Corresponding author

Correspondence to Sofie Kjendlie Selvaag.

Ethics declarations

Ethics approval and consent to participate

Not applicable.

Consent for publication

Not applicable.

Competing interests

The authors declare that they have no competing interests.

Additional information

Publisher's Note

Springer Nature remains neutral with regard to jurisdictional claims in published maps and institutional affiliations.

Supplementary Information

Additional file 1.

ROSES form for systematic map.

Additional file 2.

Supplement A: Screening process. Supplement B: Eligibility criteria. Supplement C: Full text exclusion. Supplement D: Extracted data records.

Rights and permissions

Open Access This article is licensed under a Creative Commons Attribution 4.0 International License, which permits use, sharing, adaptation, distribution and reproduction in any medium or format, as long as you give appropriate credit to the original author(s) and the source, provide a link to the Creative Commons licence, and indicate if changes were made. The images or other third party material in this article are included in the article's Creative Commons licence, unless indicated otherwise in a credit line to the material. If material is not included in the article's Creative Commons licence and your intended use is not permitted by statutory regulation or exceeds the permitted use, you will need to obtain permission directly from the copyright holder. To view a copy of this licence, visit The Creative Commons Public Domain Dedication waiver ( applies to the data made available in this article, unless otherwise stated in a credit line to the data.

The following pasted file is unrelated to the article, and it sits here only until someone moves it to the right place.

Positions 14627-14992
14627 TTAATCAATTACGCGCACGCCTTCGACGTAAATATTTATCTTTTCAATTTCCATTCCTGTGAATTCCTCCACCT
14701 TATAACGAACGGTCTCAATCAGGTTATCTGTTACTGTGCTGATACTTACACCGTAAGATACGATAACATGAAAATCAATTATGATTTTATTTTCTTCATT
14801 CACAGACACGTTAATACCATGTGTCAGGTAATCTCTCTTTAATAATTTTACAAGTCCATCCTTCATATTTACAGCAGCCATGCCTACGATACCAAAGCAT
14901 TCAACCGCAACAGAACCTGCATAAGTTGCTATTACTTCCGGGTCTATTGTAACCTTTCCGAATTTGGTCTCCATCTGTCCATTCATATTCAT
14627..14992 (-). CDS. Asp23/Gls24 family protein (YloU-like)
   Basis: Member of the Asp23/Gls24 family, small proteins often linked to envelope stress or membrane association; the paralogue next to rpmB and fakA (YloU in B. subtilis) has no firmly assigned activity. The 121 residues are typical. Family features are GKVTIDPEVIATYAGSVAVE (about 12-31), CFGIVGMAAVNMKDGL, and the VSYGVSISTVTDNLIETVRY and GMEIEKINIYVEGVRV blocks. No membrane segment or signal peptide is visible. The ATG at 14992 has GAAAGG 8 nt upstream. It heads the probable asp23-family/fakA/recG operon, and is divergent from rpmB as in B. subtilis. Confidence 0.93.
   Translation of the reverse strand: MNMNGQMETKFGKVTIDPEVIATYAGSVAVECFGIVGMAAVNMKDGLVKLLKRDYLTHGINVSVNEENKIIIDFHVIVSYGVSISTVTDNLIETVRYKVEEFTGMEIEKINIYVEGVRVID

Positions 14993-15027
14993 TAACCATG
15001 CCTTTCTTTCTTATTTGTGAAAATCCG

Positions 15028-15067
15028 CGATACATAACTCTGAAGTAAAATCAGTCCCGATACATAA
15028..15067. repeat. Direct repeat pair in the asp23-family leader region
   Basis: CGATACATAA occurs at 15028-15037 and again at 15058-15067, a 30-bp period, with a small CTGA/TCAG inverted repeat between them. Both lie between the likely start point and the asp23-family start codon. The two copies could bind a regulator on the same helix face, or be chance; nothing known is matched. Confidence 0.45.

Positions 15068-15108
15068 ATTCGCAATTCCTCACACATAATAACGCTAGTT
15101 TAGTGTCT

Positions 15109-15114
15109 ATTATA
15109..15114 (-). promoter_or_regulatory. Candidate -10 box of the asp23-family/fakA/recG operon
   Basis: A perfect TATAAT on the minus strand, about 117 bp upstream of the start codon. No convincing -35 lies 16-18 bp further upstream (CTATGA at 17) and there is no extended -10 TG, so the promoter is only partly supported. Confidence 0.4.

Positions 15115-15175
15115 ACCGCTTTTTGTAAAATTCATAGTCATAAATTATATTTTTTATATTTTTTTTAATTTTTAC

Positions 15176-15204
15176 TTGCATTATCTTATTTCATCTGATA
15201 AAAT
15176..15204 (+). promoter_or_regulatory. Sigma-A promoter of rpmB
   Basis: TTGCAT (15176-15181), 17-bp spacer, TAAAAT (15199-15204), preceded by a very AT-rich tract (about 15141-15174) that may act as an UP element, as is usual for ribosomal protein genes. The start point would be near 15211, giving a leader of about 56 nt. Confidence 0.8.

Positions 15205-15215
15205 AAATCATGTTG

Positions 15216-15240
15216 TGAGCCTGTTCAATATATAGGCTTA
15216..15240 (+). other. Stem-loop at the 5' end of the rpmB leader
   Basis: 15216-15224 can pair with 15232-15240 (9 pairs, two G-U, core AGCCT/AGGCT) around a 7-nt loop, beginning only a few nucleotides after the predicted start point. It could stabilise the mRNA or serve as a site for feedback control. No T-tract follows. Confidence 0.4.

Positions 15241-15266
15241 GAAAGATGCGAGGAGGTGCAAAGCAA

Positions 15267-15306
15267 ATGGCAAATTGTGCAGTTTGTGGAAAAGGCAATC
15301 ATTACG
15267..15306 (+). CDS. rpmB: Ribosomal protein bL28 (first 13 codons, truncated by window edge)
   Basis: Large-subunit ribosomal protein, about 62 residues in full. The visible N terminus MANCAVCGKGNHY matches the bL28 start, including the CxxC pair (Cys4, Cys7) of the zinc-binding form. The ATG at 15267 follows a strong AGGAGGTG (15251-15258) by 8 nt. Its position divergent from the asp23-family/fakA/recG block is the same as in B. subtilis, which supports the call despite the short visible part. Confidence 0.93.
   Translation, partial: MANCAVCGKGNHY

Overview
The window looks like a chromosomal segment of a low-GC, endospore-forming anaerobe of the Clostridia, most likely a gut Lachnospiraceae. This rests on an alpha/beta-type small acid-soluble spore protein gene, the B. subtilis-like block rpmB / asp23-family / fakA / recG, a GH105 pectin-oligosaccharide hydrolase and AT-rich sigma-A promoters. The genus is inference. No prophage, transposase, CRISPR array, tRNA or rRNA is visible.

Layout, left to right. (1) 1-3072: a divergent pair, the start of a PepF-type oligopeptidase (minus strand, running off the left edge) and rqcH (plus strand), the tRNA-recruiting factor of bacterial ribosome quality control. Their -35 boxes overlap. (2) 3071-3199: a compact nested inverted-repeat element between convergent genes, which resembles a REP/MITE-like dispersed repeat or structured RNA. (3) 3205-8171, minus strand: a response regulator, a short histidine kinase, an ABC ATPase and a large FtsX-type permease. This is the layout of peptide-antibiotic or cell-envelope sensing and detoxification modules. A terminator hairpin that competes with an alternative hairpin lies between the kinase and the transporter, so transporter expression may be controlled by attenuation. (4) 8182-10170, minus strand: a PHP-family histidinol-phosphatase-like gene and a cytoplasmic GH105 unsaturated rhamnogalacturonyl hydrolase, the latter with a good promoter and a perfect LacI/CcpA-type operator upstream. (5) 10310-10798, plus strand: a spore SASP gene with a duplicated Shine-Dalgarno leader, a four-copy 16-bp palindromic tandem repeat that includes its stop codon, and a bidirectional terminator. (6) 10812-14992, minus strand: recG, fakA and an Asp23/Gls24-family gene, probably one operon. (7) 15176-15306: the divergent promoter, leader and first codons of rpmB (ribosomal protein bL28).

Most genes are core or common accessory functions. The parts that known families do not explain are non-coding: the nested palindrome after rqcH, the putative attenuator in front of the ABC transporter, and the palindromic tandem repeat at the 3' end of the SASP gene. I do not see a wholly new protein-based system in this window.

Reprints and Permissions

About this article

Check for updates. Verify currency and authenticity via CrossMark

Cite this article

Selvaag, S.K., Keller, R., Aas, Ø. et al. On-site communication measures as a tool in outdoor recreation management: a systematic map. Environ Evid 12, 14 (2023).

Download citation

  • Received:

  • Accepted:

  • Published:

  • DOI:


  • Behavior psychology
  • Persuasion
  • Visitor management
  • Communication theory
  • Conservation messaging
  • Conservation psychology